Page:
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sgan201 12/5/2012 | 2:06:34 AM
re: Photuris & SBC: The Inside Story <<there a="" also="" and="" arrogant="" be="" both="" can="" certain="" company="" concerned="" customers="" dealing="" dislocation.="" do="" giants="" in="" industry="" internal="" it="" marketing,="" more="" much="" new="" on="" opportunities.="" own="" politics="" requires="" scenarios="" seem="" smaller="" take="" technological="" technology="" than="" that="" the="" their="" to="" which="" win.="" with="">>

Hi dijvbsl,
Isn't now a perfect time??

1) Industry giant are arrogant in both technology and marketing

2) Emerging of new customers.

3) Technological dislocation...

sandeepkc 12/5/2012 | 2:06:34 AM
re: Photuris & SBC: The Inside Story So the question becomes:

Should a startup be floated if they have nothing new to offer? What happens to entrepreneurship and creative ideas (research, there is only one bell labs and most of the products in telecom are mere enhancements to the first phone made) to make the world a better place?
lollapalooka 12/5/2012 | 2:06:32 AM
re: Photuris & SBC: The Inside Story Folks,
One of seven's hot buttons seems to have been pushed.
But seven does have a point.

Trying to make something different in an environment where development costs are high, timelines are long, but if you win margins make it worth it is a difficult proposition.

Does ODSI ring a bell with anyone?
How about mesh networking?
Selling only into greenfield networks?
All optical?
Optical switching?
All big attempts. All best efforts.

But is the thinking on target?

What became popular?
Narrowband messaging: IM, text messaging, blackberries, and the like.

What companies drove what became popular? Did it matter?

A peripheral question is not how to forsee what the next big thing will be, but how to have a product that enables the next big thing somehow.
How will it address scalability, how rapidly can it be adopted? What is the learning curve for carriers?
stephenpcooke 12/5/2012 | 2:06:31 AM
re: Photuris & SBC: The Inside Story Hi Seven,

You still haven't answered my question:

How would you have counselled Ciena given that Nortel, Lucent, Fujitsu, Alcatel and Siemens had 'transport' products already deployed in RBOCs/PTTs at the time?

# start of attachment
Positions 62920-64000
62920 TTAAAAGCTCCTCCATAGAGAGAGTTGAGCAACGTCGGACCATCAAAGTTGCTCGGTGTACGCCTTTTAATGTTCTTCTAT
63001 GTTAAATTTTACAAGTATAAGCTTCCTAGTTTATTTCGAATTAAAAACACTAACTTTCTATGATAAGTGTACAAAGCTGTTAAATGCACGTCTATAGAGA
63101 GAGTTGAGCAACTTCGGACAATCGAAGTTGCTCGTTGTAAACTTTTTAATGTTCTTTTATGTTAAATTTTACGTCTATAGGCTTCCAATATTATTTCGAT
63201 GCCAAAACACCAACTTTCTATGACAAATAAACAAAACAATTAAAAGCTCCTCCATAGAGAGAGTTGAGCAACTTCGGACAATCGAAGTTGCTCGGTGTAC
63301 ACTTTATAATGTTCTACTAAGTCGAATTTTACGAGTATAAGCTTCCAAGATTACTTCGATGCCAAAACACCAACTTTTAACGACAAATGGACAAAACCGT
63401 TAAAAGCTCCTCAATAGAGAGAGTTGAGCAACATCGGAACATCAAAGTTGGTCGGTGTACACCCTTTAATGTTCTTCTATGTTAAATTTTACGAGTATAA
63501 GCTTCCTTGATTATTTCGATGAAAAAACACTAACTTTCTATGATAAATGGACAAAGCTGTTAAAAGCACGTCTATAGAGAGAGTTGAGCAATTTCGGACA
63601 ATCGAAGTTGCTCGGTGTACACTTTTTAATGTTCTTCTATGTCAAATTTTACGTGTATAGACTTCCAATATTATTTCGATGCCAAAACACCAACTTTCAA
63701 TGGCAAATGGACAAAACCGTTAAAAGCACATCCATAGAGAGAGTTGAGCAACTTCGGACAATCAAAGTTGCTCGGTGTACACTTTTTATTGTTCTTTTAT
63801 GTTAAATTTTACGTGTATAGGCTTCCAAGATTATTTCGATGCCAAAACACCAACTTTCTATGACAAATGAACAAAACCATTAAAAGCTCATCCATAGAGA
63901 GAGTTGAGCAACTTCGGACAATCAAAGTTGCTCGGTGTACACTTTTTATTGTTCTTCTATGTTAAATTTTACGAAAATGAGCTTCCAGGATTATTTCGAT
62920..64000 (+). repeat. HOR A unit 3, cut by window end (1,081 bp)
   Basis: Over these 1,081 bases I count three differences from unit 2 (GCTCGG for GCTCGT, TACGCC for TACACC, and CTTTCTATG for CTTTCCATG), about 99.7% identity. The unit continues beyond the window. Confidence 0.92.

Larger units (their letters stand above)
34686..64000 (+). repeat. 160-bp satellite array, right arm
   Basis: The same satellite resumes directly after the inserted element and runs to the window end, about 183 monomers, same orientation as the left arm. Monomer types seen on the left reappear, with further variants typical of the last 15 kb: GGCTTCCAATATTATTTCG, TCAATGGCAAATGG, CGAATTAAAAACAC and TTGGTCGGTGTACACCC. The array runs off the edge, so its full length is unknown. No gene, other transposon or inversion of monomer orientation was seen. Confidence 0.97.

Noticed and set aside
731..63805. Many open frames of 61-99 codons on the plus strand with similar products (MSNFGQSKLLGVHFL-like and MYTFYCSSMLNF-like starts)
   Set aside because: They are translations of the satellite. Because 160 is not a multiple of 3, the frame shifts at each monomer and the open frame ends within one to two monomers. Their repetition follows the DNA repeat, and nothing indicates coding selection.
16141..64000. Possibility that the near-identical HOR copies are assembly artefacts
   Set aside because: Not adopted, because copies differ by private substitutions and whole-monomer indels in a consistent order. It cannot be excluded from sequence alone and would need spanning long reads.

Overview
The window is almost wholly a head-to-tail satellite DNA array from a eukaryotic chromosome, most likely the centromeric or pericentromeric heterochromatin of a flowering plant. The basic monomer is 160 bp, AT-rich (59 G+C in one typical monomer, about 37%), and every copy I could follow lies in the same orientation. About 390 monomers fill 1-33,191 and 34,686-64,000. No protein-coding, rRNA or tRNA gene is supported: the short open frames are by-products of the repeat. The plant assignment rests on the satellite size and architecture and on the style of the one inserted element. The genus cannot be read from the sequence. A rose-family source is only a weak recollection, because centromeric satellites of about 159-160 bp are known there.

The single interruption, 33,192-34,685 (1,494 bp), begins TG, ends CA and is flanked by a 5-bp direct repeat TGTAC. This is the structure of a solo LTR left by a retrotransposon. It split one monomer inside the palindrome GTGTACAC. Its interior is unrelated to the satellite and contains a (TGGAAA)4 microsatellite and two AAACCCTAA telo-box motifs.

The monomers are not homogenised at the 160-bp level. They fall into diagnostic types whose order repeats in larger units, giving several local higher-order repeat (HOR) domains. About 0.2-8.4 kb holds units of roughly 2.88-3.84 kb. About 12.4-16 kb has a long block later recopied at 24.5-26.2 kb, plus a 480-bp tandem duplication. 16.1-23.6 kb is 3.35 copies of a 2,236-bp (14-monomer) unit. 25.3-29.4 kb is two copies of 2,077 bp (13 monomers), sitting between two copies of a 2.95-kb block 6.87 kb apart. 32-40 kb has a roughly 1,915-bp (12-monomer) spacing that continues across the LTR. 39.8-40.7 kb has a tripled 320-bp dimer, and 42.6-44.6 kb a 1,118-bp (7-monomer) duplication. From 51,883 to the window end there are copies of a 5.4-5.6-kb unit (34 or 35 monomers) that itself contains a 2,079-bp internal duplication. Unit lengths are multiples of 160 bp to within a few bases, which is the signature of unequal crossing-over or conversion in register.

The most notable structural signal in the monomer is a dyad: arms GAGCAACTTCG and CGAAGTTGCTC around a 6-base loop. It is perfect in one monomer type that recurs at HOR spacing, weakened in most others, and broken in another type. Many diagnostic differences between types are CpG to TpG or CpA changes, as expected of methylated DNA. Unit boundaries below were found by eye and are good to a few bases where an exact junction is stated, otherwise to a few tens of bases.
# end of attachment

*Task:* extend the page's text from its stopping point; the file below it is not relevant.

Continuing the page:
I guess it comes down to the definitions of things like 'transport' and 'different' and how much 'differentiation' is necessary to make a difference and who gets to decide? Please explain how you measure '10% better' and at what level of differentiation, and how you would measure it, that you feel is sufficient for a startup to succeed.

If you were to ask every startup that ever existed they would claim to have a 'unique' product. Who judges whether a product is 'incremental' or 'unique' or two products from different manufacturers are the 'same'? The answer is the customer, not you or I. If the customer decides that they don't need all the nice features of an incumbent's product then 10% worse might be the right answer provided there was an associated 'difference' in cost.
RedRiver 12/5/2012 | 2:06:30 AM
re: Photuris & SBC: The Inside Story "If any of the companies that you listed had more than chartware why do you think Photuris got so far in the process being a 'transport' startup?"

So Far? How far did they get? They are out of business having never made a sale.
rabbitrun 12/5/2012 | 2:06:26 AM
re: Photuris & SBC: The Inside Story Your recollection of history is a little different than mine. The 5ESS development started in the late Gă 70s (not Gă 90s). BUT, the 1AESS was a cash cow so business features were withheld until the late Gă 80s to keep it from eroding the 1AESS ROI.

The DMS-100 was first deployed in PacBell by a rouge VP in the LA LATA. Within one year of K-date that VP took retirement and became an NTI employee. Another dynamic that was occurring at that time was the RBOCs wanted to flex their muscle and show their independence from Mother, which meant shunning Bell Labs products.